If well designed, a fine scale model is as reliable as a well designed coarse scale toy.
  NSWGR1855 Deputy Commissioner

I got an answer about the Eureka R Class weights, and the Eureka engine only section weighs around 250 grams, while the SEM engine only weighs in at 400 grams. So the SEM model is roughly 60% heavier, and that will account for quite a bit of performance difference. As has been pointed out by 'a6et', plastic steam locomotive bodies are just too light.

So if you want you Eureka R Class to perform better, then you need to be looking to add around 150 grams or more of additional weight to the locomotive only.
TheBlacksmith
I have a number of NSW  standard goods  locomotives that have a mass of 250g. On a 1 in 40 grade they can haul a train that weighs 1080g. That,s more than a 7 car HUB set, 8 car LUB or BOB set. It is about 25 S wagons(using the AMRA carriage mass standard). Yes adding mass to the R will increase tractive effort, but 400g total mass is over the top for a VR R class in my view. My NSW 57 is just over 400g, and that is heavy enough for the maximum load trains I run representing 1000 Tons.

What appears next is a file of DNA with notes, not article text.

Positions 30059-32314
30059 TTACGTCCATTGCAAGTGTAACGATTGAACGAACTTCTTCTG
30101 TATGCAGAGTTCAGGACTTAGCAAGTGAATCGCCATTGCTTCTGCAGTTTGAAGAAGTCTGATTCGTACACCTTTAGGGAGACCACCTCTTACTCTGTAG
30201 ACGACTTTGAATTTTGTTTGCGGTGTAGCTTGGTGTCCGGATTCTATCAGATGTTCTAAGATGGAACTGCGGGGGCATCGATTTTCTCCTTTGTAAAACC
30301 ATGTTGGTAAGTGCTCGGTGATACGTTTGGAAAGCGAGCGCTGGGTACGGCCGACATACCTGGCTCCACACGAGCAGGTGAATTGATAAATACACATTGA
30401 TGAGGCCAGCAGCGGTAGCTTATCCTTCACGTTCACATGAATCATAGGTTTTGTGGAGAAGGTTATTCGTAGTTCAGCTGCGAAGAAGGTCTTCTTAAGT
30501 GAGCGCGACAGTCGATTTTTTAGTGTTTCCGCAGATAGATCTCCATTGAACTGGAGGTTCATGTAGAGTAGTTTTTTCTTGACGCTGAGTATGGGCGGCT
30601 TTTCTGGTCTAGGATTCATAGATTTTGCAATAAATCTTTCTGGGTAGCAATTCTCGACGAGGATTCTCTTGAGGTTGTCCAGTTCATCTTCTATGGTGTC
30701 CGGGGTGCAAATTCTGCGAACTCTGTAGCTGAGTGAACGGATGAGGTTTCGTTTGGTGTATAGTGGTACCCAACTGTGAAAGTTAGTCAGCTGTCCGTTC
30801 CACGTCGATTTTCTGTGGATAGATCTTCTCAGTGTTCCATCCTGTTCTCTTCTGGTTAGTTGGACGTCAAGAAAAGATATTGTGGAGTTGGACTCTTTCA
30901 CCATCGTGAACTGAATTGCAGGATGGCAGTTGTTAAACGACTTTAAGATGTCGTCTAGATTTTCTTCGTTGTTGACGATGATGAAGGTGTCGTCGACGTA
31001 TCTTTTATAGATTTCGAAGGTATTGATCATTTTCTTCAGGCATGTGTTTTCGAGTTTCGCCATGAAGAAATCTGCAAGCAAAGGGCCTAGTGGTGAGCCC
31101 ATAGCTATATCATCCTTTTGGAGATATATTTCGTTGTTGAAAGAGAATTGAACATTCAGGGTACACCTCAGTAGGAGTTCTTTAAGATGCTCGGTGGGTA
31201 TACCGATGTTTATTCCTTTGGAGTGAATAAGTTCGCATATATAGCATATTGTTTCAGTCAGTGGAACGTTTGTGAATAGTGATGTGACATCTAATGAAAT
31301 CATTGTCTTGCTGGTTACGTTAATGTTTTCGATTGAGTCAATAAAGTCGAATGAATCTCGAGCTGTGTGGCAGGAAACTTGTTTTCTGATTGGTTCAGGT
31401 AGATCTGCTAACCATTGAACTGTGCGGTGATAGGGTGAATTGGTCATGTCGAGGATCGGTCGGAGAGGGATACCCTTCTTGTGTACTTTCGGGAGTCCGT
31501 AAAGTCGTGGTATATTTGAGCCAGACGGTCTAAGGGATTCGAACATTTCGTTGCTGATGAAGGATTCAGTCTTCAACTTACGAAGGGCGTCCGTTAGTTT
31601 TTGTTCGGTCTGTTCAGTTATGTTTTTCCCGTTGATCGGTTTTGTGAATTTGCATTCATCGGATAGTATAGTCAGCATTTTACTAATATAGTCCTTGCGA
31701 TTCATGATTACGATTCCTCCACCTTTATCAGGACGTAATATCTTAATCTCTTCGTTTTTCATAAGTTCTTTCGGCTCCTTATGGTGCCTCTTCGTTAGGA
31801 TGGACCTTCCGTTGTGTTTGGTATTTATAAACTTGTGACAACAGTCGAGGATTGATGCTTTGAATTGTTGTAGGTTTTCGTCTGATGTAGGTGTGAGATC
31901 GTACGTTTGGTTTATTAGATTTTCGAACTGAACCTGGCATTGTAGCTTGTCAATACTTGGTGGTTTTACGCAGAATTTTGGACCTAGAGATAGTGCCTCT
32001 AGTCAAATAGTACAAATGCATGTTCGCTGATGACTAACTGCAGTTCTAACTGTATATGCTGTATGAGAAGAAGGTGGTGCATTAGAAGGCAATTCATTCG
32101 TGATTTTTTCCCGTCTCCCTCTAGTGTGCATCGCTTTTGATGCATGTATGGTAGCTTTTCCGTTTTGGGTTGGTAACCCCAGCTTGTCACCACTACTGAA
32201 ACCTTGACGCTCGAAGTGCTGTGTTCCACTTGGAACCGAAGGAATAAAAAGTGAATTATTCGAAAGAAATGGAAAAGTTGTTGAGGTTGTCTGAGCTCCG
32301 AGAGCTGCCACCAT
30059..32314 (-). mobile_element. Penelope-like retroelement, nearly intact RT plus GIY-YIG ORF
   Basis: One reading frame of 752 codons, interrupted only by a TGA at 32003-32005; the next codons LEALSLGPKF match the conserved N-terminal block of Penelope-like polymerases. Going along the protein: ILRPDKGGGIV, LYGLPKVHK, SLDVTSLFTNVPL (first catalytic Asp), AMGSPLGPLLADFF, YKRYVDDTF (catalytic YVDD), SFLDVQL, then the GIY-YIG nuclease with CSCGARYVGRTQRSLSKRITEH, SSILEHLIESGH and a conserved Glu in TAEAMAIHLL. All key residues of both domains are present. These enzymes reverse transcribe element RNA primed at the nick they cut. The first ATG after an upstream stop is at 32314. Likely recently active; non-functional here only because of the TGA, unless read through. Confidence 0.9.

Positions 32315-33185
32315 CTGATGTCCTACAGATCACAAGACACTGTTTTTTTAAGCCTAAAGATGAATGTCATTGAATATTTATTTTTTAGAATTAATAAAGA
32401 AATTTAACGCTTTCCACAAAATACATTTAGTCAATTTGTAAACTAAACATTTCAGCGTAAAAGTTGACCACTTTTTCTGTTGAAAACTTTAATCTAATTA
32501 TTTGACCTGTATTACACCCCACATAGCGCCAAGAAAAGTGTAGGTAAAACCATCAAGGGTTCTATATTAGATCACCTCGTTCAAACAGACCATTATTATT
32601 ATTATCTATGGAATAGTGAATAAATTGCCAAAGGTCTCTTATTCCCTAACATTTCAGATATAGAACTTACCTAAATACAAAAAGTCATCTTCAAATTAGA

My NSW 32 class passenger locomotives are 220g and can also haul the above passenger trains up the same grade.

My plastic bodied 38,s mass is more than 250g, and pull more than required, proof that plastic bodied H0 steam locomotives are heavy enough to pull scale loads up scale grades, if you get rid of the truck springs.

Terry Flynn.

http://www.amra.asn.au/standards.htm
  a6et Minister for Railways

a6et,

I remember reading somewhere that the D59 will have gear drive to all axles.  However, don't know if it also said a cast boiler.  I wonder if 8 drivers might help.  Probably not because that puts less weight on each axle for the same mass unit.  However, an extra set of wheels might give more friction.  Dunno, have to wait until my D50 gets here and try it out.

Best regards,
John
John_Bushell

John

I did say may, there has been no real news from Eureka regarding the 59, & others, although the VR K & NSW 50 will have metal boilers/bodies also gears but do not know about the 59cl